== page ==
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Successful Planning for Getting the Best of Your Time

By: Anna Martin - Updated: 13 Jan 2013 | comments*Discuss
Goals Aims Visualise Clarity Time

The execution of any successful plan depends greatly on how well defined your goal is. Getting the best from the amount of time you have readily available to you is no different. To achieve good results you will have to be clear about the outcome you want to achieve.

Aim for Goal

There is no reason why you cannot achieve all your work, and personal, goals. If you are able to visualise and create the goal you will be able to find ways of achieving it. The only thing standing in your way is time. Being able to command a strong time management programme, however, will help you work through all the prioritised tasks you need to complete in order to achieve your desired goal.

Plan of Action

Breaking down long-term plans will help you find ways of planning in short-term ways. This can be done in a number of ways, but will require you to write all your goals down – either in a notebook or using a PC. As you make this list consider just how realistic each of your goals is. It is also worth noting whether you will require additional skills or help to complete the goals. Once you have carefully listed all your requirements it is time to make up a timetable.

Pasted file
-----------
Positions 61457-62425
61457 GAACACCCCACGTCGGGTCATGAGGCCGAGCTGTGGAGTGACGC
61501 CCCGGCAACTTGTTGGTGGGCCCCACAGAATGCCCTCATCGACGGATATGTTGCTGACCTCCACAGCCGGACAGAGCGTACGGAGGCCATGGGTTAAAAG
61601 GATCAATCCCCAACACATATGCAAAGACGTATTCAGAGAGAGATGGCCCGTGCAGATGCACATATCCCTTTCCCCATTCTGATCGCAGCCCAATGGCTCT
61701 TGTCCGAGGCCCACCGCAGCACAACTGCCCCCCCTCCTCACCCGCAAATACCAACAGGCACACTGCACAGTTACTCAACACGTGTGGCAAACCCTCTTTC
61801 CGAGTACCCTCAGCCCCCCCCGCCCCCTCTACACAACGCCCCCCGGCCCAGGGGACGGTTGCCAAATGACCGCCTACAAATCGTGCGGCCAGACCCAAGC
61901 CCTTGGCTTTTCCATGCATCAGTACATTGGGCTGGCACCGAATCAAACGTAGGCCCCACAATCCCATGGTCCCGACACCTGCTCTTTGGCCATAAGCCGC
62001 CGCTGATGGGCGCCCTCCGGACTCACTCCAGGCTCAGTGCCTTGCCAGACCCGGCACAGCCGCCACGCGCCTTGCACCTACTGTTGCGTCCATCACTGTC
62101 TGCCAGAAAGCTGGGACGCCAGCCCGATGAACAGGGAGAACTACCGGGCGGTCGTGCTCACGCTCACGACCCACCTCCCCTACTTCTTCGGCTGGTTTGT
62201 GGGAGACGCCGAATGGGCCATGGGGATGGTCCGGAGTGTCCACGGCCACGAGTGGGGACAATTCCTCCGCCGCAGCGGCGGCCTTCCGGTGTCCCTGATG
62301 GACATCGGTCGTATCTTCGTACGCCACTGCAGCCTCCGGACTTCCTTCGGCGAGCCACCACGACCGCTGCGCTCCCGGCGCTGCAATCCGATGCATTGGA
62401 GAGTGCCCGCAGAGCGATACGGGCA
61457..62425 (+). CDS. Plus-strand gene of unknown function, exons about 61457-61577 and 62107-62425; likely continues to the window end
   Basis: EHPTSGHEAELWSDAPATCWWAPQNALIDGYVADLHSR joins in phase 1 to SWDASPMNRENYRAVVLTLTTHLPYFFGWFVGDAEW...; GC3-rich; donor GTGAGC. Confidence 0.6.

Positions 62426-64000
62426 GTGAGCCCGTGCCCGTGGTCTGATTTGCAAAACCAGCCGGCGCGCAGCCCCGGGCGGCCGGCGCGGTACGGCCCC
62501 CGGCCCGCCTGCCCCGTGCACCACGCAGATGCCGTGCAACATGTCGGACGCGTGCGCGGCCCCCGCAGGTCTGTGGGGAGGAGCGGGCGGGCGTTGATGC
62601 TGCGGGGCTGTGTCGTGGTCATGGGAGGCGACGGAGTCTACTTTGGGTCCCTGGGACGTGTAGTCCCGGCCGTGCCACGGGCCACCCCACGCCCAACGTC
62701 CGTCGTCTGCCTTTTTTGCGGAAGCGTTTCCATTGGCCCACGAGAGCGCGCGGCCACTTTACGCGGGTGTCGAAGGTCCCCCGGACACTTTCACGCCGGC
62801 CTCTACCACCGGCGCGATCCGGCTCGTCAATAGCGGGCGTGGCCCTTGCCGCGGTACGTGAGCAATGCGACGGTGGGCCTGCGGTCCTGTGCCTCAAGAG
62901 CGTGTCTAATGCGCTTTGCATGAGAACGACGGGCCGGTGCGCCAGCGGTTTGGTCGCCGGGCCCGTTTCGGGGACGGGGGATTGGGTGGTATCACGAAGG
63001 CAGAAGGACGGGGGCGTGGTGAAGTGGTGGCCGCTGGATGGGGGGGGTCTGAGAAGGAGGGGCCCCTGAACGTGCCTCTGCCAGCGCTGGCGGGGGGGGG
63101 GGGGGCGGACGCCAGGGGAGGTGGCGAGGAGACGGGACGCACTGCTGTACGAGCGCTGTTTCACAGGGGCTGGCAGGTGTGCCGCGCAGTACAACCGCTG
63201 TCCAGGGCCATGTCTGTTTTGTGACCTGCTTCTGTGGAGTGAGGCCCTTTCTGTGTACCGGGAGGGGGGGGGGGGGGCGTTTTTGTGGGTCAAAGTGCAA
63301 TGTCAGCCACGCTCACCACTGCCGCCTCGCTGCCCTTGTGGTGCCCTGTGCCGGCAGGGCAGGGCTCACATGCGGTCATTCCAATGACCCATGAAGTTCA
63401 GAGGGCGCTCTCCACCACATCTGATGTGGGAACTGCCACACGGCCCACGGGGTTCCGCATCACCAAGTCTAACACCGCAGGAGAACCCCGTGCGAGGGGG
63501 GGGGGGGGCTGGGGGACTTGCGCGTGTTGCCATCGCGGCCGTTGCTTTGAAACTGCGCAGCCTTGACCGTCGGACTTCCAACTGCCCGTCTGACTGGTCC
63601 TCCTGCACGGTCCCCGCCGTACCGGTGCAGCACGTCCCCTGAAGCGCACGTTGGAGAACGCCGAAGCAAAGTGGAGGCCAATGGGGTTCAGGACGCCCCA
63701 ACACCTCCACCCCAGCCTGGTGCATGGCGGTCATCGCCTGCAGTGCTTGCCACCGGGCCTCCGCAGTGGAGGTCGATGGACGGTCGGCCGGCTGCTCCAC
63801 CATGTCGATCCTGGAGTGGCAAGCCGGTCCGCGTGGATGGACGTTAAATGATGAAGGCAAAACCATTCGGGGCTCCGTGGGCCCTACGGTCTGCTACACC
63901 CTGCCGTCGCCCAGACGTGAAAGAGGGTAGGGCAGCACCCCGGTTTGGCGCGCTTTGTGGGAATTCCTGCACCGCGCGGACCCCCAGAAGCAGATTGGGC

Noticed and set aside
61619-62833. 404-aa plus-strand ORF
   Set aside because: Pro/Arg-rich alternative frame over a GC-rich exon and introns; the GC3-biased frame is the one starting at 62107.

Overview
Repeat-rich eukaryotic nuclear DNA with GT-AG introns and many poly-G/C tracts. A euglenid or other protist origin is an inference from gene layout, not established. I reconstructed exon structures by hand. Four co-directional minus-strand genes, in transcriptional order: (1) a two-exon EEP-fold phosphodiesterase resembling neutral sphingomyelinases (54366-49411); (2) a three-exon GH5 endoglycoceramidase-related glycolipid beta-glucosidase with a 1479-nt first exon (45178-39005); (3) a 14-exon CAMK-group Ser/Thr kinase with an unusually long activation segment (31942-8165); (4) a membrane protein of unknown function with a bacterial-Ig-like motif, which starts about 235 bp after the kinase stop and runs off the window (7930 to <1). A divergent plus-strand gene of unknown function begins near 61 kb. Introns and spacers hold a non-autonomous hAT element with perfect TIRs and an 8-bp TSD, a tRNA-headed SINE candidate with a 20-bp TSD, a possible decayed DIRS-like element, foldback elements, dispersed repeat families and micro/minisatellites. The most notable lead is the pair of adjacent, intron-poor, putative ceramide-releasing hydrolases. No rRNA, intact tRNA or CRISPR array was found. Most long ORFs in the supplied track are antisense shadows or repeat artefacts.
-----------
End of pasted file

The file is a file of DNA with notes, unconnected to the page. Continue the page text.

Your Chart to Success

Successful planning of your time requires a balance of long and short-term goals. Too many of one type will leave you feeling over or under-challenged. Perhaps you could consider combining a short-term goal like finding a better use of your half an hour lunch break, with a long-term goal of freeing up enough personal time so that you are able to take a relaxing week’s holiday? Knowing what you want to achieve will guide you to finding ways of realising these aims.

Time Table:A simple timetable – structured to include your working week and other commitments – could provide important clarity. Writing down all restrictions on your time will enable you to identify any pockets of free time, or areas of your day that could be filled by more productive tasks.

Go with the Flow:A flow chart could also help you decide what you want to do next.

Balancing Act

Once you have established all the information that you must fill your timetable with the next step is planning your day, so that it consists of individual A, B and C tasks. Or 1, 2 or 3, if you prefer. This is simply a way of establishing the importance of each of the tasks, so that you can manage your time best by completing the relevant tasks at the best time for you.

A tasks are those chores or jobs that require a little bit of extra time and effort. You should attempt to complete a few of these every day. B tasks are slightly less time consuming, but still important, and fill up most of the hours of your day. And finally C tasks are the non-urgent things that need to be finished but are not time specific, and which you can put off if something more important comes along.

Balancing the variety of tasks will enable you to work more productively and efficiently. Your time management skills will also help you work out the best mix of these graded tasks.

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